I Love Coffee!
Written by Susan Zimmer
Published by Andrews McMeel Publishing
Released Mar 1, 2007
ISBN 0740763776

But Wait! There’s More!
I discovered a bonus life hack in “I Love Coffee” – making café latte without a fancy machine. You do need a moka pot, but these are reasonably priced. The book provides instructions for frothing milk with a French press or in a saucepan with a whisk, and shows you how to assemble the final product. (The French press worked like a charm for me – even with 1% milk.) Brilliant!

And that’s it. Thank you for reading this week’s post. Do you have a favourite life hack that revolves around coffee? Leave me a comment or drop me a line at LibraryLifeHack [at] gmail.com. Then tune in next week, when I’ll be using the books of running guru Jeff Galloway to learn more about running your first marathon past the age of 50. Have a great week!

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Let’s Get This Party Started

Hey! Happy New Year! And welcome to Library Life Hack. This blog is a year-long experiment into determining the actual dollars-and-cents value of a library card.

Over the next 52 weeks, I’ll be talking about new skills that I’ve picked up through the use of library resources. What will I be learning? Skills that are useful to me, and skills that I hope might be useful to some of you. Ideally, in the true spirit of a life hack, these should be skills that save us time, money, or both. Expect posts on roasting your own coffee beans, learning how to speak another language, packing a decent lunch, building a sofa bed from scratch and knitting a sweater in a weekend.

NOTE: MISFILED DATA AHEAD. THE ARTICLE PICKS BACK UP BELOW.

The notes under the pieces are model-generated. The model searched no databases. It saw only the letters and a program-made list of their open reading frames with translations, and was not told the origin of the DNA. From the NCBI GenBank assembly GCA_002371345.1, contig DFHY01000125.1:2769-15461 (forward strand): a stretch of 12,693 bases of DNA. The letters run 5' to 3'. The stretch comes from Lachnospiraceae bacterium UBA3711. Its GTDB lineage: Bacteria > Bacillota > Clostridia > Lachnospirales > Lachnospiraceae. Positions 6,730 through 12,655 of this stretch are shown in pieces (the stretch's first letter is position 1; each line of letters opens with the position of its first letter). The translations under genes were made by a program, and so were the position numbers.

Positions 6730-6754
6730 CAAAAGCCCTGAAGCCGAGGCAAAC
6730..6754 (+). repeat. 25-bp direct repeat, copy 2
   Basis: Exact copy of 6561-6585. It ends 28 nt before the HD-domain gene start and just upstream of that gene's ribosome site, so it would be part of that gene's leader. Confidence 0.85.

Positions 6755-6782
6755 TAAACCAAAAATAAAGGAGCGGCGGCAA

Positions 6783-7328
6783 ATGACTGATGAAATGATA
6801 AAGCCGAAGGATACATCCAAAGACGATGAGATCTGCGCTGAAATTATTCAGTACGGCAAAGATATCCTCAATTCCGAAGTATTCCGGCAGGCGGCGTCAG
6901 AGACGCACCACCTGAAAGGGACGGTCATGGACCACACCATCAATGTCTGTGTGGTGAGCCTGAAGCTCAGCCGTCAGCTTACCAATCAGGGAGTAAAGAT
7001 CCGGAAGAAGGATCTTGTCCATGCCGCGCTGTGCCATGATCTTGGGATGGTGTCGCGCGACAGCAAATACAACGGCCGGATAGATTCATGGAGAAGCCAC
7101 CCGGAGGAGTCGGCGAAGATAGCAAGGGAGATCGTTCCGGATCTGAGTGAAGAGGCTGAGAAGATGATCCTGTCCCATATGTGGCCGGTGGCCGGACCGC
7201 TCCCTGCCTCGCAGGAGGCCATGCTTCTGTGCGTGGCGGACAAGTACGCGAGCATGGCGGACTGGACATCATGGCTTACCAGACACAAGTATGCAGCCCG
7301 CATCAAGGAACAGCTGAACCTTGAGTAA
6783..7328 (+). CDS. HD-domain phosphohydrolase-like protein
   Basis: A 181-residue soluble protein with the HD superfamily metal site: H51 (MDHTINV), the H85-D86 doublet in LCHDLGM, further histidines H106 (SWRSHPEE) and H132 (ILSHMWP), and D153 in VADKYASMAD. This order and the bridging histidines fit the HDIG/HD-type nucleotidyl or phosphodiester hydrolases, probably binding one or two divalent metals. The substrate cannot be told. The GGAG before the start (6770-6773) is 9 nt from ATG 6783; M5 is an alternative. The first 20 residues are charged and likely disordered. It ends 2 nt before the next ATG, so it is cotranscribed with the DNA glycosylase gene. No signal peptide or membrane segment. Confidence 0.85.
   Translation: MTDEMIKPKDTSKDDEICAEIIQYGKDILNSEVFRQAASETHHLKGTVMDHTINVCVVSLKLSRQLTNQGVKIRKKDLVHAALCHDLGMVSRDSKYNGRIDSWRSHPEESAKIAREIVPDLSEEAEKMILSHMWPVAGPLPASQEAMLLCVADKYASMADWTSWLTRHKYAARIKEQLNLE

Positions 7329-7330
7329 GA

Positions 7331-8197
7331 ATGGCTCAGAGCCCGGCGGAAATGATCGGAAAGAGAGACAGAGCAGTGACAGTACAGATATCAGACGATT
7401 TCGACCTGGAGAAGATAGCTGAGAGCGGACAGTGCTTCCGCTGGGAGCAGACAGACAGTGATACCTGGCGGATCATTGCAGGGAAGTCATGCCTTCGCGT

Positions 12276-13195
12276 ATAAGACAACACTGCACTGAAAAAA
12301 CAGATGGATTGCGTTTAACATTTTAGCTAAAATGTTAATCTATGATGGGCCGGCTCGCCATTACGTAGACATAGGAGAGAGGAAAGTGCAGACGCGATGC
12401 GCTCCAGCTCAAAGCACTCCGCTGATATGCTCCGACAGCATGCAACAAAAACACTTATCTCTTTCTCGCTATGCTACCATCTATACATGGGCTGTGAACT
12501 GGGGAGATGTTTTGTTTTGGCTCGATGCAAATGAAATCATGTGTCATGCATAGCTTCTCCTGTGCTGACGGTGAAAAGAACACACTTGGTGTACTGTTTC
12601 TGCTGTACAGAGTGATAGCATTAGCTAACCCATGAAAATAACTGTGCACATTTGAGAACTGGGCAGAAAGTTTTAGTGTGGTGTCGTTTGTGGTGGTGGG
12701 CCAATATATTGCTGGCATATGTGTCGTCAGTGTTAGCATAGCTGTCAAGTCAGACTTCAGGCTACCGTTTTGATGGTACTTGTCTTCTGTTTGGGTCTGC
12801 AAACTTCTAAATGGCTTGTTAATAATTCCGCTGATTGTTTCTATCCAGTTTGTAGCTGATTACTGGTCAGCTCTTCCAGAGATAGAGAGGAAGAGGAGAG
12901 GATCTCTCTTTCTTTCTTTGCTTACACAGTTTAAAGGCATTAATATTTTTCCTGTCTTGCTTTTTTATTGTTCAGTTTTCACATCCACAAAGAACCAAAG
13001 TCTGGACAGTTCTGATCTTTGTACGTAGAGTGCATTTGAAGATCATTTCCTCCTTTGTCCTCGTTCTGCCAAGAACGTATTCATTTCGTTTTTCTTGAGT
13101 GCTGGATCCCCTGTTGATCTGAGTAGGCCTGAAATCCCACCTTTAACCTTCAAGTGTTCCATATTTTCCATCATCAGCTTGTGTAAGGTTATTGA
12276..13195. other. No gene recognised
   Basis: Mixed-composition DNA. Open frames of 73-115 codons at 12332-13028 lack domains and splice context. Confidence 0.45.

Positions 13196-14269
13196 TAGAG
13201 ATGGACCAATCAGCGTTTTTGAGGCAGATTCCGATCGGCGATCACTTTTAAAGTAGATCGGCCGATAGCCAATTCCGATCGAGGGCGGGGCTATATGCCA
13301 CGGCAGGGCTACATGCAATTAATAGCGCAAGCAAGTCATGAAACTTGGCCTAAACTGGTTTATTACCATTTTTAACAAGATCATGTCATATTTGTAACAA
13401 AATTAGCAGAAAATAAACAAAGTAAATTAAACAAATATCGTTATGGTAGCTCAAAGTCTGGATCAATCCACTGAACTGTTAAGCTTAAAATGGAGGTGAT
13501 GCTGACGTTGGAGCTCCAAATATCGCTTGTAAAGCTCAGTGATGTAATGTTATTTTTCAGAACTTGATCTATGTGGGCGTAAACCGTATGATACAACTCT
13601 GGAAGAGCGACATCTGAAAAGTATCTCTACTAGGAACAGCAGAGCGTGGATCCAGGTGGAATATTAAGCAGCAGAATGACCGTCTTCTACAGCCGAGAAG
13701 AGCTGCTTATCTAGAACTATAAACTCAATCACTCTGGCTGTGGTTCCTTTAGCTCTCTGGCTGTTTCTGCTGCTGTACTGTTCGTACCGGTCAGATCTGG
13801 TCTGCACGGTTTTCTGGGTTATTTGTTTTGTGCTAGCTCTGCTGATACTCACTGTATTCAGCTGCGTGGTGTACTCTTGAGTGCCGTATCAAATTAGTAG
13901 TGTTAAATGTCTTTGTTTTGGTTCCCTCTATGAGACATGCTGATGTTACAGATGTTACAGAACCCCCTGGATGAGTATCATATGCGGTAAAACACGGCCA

How will it work? Each time I post, I’ll add up the consumer purchase price of the materials I’m using, plus any other money saved along the way. This will go onto the Math page. At the end of 2013, you and I will get to see what my library card is worth.

When you think about it, public libraries are one of the great original life hacks. Abraham Lincoln is said to have educated himself almost solely with borrowed books. Philanthropist Andrew Carnegie believed so strongly in public libraries that he funded and built 2500 of them, over the course of 46 years. If they time-travelled forward, I have no doubt that the wealth of knowledge housed in a modern library would astonish and delight these two great men. But enough background. Let the hacking begin!

Week One
It took a while to decide where I should start, but I eventually settled on opening with a topic that would potentially generate some money, even if it’s only in the theoretical sense right now. This week, we’re going to talk about learning how to play the stock market.

My crash course in stock market investment came by way of a book by Jason Kelly called “The Neatest Little Guide to Stock Market Investing”. It was first published in 1998, and he releases an updated version about every three years. (The very newest one came out about a week ago.)

This book lives up to its name. It’s a quick 320 pages and it explains, in simple and tidy language, exactly how the stock market works and exactly how to invest in it. It’s comprehensive but there’s no fluff — just easy-to-understand, common sense instructions. By the end, I was pretty confident that I could use the book to build a real-life stock portfolio.

For the purposes of this blog, however, we’re going to build an imaginary portfolio and track its progress for the next year.